My mother decided to take a field trip to a secondhand electronics store with me, her dear friend who I called “Auntie” and Auntie’s daughter Annie, who had an abnormally large head and the biggest eyes I had ever seen on any Asian girl. This was an important day, because this was when we would get our very first computer. We had just moved into an apartment with actual electricity and my mother had finally gotten a great full-time job, so the glory days of technology had settled upon us, our eager eyes swallowing up every single computer in that store with desire.
We had finally decided on an ivory-colored IBM computer with a monitor the size of a baby elephant and a tower just as equally big. As the salesman rang it up, I remember catching my mother gazing at a washing machine and dryer set.
“What is that?” I had asked, staring along with her. She told me what it was, and that people actually had them INSIDE of their homes. It baffled me; people could actually wash their clothes AT home? The strategy my mother and I had gotten used to was that we would save our coins for several weeks, and when it was laundry day, we would lug our bundles of clothing in her beat-up station wagon and clunk our way to the nearest laundromat. For a few hours, my mother would wash, dry, and fold as I dove into the latest Goosebumps book I had managed to grab from the school library. The day would be BEST if I somehow found a quarter stuck in one of the machines or on the floor.
Every time I go to a laundromat now to do my own laundry, I feel a sense of belonging to that place and a camaraderie with the people who are there. As I stare aimlessly at the clothes tumbling around and around inside of that massive dryer, I always revert my mind to those days spent in the laundromat with my mother, and laugh at the thought of how much privilege was put into simply being a washer and dryer owner. But that’s how a lot of people work, I suppose. Putting value on a human being based on the materials that surround them… what a joke.
I was always used to working for what I wanted. I was not a typical only child, and growing up with a working single mother really put a lot of things into perspective about what I deserved and disillusions of entitlement were kicked out the door. Even during college, I for some reason really wanted a Mercedes Benz C230 so I worked extra hours, saved up my money, and afforded my own first car. I think that’s why I become really uncomfortable when I see people around me getting spoiled. And it’s funny because it was like salt in my wounds when God moved our family to Orange County. The angry soul in me became angrier, and I disliked many. But the thing is… I became a hypocrite in a way because for someone who preaches that value should not be placed on a person based on their things, I started placing de-value people who had too many things and who seemed to have life on a silver platter.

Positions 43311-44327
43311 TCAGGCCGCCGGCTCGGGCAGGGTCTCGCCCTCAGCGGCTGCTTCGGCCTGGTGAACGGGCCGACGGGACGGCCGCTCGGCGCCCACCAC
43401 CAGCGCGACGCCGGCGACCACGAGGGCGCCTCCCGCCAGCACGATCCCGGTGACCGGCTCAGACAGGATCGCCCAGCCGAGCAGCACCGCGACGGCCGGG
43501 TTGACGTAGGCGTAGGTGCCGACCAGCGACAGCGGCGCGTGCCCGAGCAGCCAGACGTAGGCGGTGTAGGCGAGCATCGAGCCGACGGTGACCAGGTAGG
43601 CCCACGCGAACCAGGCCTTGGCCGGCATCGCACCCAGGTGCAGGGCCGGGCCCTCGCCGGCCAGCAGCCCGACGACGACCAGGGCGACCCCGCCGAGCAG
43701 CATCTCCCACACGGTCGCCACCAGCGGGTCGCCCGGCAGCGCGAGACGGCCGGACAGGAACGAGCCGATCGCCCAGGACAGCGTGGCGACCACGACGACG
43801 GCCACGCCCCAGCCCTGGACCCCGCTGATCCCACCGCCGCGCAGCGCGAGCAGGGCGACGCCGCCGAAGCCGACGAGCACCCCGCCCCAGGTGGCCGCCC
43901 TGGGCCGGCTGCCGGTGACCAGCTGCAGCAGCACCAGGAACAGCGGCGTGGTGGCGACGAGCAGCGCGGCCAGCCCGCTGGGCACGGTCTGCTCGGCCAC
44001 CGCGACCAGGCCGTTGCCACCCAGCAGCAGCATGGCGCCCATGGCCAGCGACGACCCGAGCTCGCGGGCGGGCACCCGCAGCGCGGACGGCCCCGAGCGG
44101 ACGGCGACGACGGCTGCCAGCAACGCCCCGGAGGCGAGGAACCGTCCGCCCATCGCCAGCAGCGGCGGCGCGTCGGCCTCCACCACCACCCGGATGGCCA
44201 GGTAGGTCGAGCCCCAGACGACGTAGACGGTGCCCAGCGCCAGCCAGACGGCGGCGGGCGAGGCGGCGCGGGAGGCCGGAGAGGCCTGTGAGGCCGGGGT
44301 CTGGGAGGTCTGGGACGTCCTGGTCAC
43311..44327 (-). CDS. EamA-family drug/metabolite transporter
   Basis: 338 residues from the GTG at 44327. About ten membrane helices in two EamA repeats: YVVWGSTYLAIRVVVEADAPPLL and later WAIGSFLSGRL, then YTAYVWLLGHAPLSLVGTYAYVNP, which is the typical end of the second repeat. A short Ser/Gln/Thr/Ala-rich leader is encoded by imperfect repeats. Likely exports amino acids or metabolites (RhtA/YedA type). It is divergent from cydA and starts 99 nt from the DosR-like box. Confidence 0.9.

Whoops. My bad, Jesus.
No matter what the background of the person and what they have in their possession, the most important question is do they know who they are stripped of all of those things. Do I know the essence of Caroline? What the hell is my worth when I have nothing left to cling to nor hide behind? If your life has been one gigantic snowballing effect, what is at the core of that mass?
I love relationships, and I love gathering people together. I love listening to and experiencing stories of perseverance, brokenness, and God’s goodness. I love telling tales of my life and how God has orchestrated absolutely everything. I am great at empowering and encouraging people, inspiring dreams to shine and come into existence, and I am always curious to learn new things and to see God’s smile-print in all things. I love uncontrolled laughter and the love between friends that brings that about. I love that I can be silly and completely ridiculous without shame, because that’s when I feel the most comfortable and me-like. No matter what I gain or lose in this materialistic world, I know that these things are true and I hold them dear, because this is exactly who I am.
When you talk about yourself to people or even listen to them share, try to explore who they are rather than what they have and what they do. It’s also fun to take some time to think about what brings you joy and what you love. Once you come to a place where you know who you are and what the intricacies of your soul is made from, that makes life more fun and purposeful. There have been too many times in the past where people have asked me “Who are you, really?” and my response is usually, “I’m… er…. Caroline…” I feel like I’ve personally gained a LOT of clarity when I wrestled with God for years about what I am and what I’m supposed to be doing with my life. And even now, God is still surprising me with details about myself I didn’t know. Example: I actually want to go to seminary? ME? What?
So have fun! And peel away! Vulnerability and truth are both very precious things. But it’s even more precious when you can find people to practice both with.